and below the clavicle for subclavian dis- tients with biopsy proven TA but not in agnosis of TA usually requires a biopsy
ease and above the flexor surface of the patients who have PMR in the absence of the temporal artery. Because skip le-
upper arm to detect axillary artery in- of vasculitis.8,29 sions are believed to occur in TA, diag-
volvement. nosis is facilitated by obtaining large bi-
Even the aorta is involved in a sub- Predicting the Presence of TA opsy specimens (⬎2 cm long) and by
stantial number of patients with TA. A A recent literature review has tried to de- examining multiple pathologic sec-
population-based study from Olmsted termine the accuracy of the history, the tions.2 The administration of cortico-
County, Minnesota, revealed that 18% physical examination, and the ESR in the steroids given for less than 2 weeks does
of patients with TA have aortic involve- diagnosis of TA.30 The analysis focused not reduce the yield of temporal artery
ment, with the most common compli- on patients referred for TA biopsy and biopsy.33 Bilateral temporal artery biop-
cation being thoracic aortic aneu- determined which features best pre- sies are not usually needed because they
rysm.23 Indeed, patients with TA are 17 dicted a positive result. The only clini- are concordant in 95% to 99% of
©2002 American Medical Association. All rights reserved. (Reprinted) JAMA, June 12, 2002—Vol 287, No. 22 2999
TEMPORAL ARTERITIS

cases.34-36 Patients with large artery in- trexate is a steroid-sparing agent in TA.42 20. Larson TS, Hall S, Hepper NG, Hunder GG. Res-
piratory tract symptoms as a clue to giant cell arteri-
volvement are diagnosed by arteriogra- In conclusion, TA is the most com- tis. Ann Intern Med. 1984;101:594-597.
phy or magnetic resonance angiogra- mon systemic vasculitis in adults. Its 21. Irwin RS, Rosen MJ, Braman SS. Cough: a com-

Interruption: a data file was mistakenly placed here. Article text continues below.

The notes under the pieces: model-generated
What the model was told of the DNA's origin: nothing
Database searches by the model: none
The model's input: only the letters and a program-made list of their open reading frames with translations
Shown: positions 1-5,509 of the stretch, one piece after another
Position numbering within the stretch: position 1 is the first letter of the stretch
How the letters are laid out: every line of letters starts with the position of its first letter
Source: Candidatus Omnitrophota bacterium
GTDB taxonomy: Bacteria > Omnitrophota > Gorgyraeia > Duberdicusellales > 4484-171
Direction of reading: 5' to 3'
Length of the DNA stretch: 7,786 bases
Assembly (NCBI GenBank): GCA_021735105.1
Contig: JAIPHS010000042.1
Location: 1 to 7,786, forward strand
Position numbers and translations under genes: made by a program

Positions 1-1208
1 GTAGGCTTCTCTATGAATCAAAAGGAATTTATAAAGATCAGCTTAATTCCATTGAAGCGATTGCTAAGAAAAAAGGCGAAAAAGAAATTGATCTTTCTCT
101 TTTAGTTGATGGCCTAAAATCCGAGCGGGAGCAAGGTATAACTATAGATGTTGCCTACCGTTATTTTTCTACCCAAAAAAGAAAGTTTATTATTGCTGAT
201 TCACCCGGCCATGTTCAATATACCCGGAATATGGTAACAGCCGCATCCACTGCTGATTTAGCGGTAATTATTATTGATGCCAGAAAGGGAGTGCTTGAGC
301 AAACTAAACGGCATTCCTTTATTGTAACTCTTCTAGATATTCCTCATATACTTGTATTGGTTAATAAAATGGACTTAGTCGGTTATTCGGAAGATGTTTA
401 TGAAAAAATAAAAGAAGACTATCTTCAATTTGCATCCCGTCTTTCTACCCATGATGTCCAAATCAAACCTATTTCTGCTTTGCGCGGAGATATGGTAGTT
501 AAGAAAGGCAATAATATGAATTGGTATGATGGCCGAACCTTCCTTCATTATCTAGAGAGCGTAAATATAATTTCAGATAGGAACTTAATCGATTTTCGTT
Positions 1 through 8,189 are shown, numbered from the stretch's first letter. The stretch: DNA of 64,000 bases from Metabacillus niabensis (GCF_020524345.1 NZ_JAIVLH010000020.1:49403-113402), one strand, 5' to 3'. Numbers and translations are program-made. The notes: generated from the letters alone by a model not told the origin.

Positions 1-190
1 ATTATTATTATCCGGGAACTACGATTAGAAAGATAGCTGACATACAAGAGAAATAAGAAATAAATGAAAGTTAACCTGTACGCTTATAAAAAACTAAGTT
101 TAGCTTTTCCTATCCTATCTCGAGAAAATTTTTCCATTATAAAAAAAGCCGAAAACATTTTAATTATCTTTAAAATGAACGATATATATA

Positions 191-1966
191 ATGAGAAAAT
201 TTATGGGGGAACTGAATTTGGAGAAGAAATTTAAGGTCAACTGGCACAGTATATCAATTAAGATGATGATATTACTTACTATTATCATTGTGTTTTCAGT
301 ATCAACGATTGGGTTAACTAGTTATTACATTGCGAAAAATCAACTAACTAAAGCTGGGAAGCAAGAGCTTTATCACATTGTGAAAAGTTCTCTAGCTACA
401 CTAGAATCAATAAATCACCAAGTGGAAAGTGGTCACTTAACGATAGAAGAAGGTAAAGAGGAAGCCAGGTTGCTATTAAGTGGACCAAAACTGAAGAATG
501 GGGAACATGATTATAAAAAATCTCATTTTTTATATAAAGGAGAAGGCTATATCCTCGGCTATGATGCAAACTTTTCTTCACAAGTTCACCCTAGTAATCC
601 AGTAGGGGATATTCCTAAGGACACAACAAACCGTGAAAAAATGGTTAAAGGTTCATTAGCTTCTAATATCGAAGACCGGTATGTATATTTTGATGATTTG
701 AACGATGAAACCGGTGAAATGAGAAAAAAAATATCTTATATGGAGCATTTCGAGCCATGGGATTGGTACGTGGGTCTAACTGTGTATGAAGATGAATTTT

prehensive review. Arch Intern Med. 1977;137:1186-
phy, either of which may demonstrate classic manifestations are headache, jaw 1191.
long segments of smooth stenoses. Tem- claudication, PMR, and visual symp- 22. Klein RG, Hunder GG, Stanson AW, Sheps SG.
poral artery biopsy is positive in only toms. However, TA can wear many dis- Larger artery involvement in giant cell (temporal) ar-
teritis. Ann Intern Med. 1975;83:806-812.
about half of patients who manifest large guises. The case presented empha- 23. Evans JM, O’Fallon M, Hunder GG. Increased inci-
artery disease.37 Duplex ultrasonogra- sizes how dry cough, atypical tooth dence of aortic aneurysm and dissection in giant cell (tem-
poral) arteritis. Ann Intern Med. 1995;122:502-507.
phy has identified abnormalities in 93% pain, and tongue infarction can all serve 24. Le Hello C, Lévesque H, Jeanton M, et al. Lower
of patients with TA but the technique as a warning that a patient may have TA limb giant cell arteritis and temporal arteritis. J Rheu-
matol. 2001;28:1407-1412.
is operator-dependent and the sensitiv- and be at risk of losing vision. 25. Blockmans D, Stroobants S, Maes A, Mortel-
ity and specificity of temporal artery ul- mans L. Positron emission tomography in giant cell ar-
Acknowledgment: I thank my patient for sharing her
trasound outside of a few research cen- teritis and polymyalgia rheumatica. Am J Med. 2000;
story, Roy Zieglestein, MD, and John Stone, MD, for
108:246-249.
ters are unknown.38,39 It is also too early reading and improving the manuscript, and Tambra
26. Kariv R, Sidi Y, Gur H. Systemic vasculitis pre-
Noethen for assisting in the word-processing.
to tell whether the abnormalities seen on senting as a tumorlike lesion. Medicine. 2000;79:349-
359.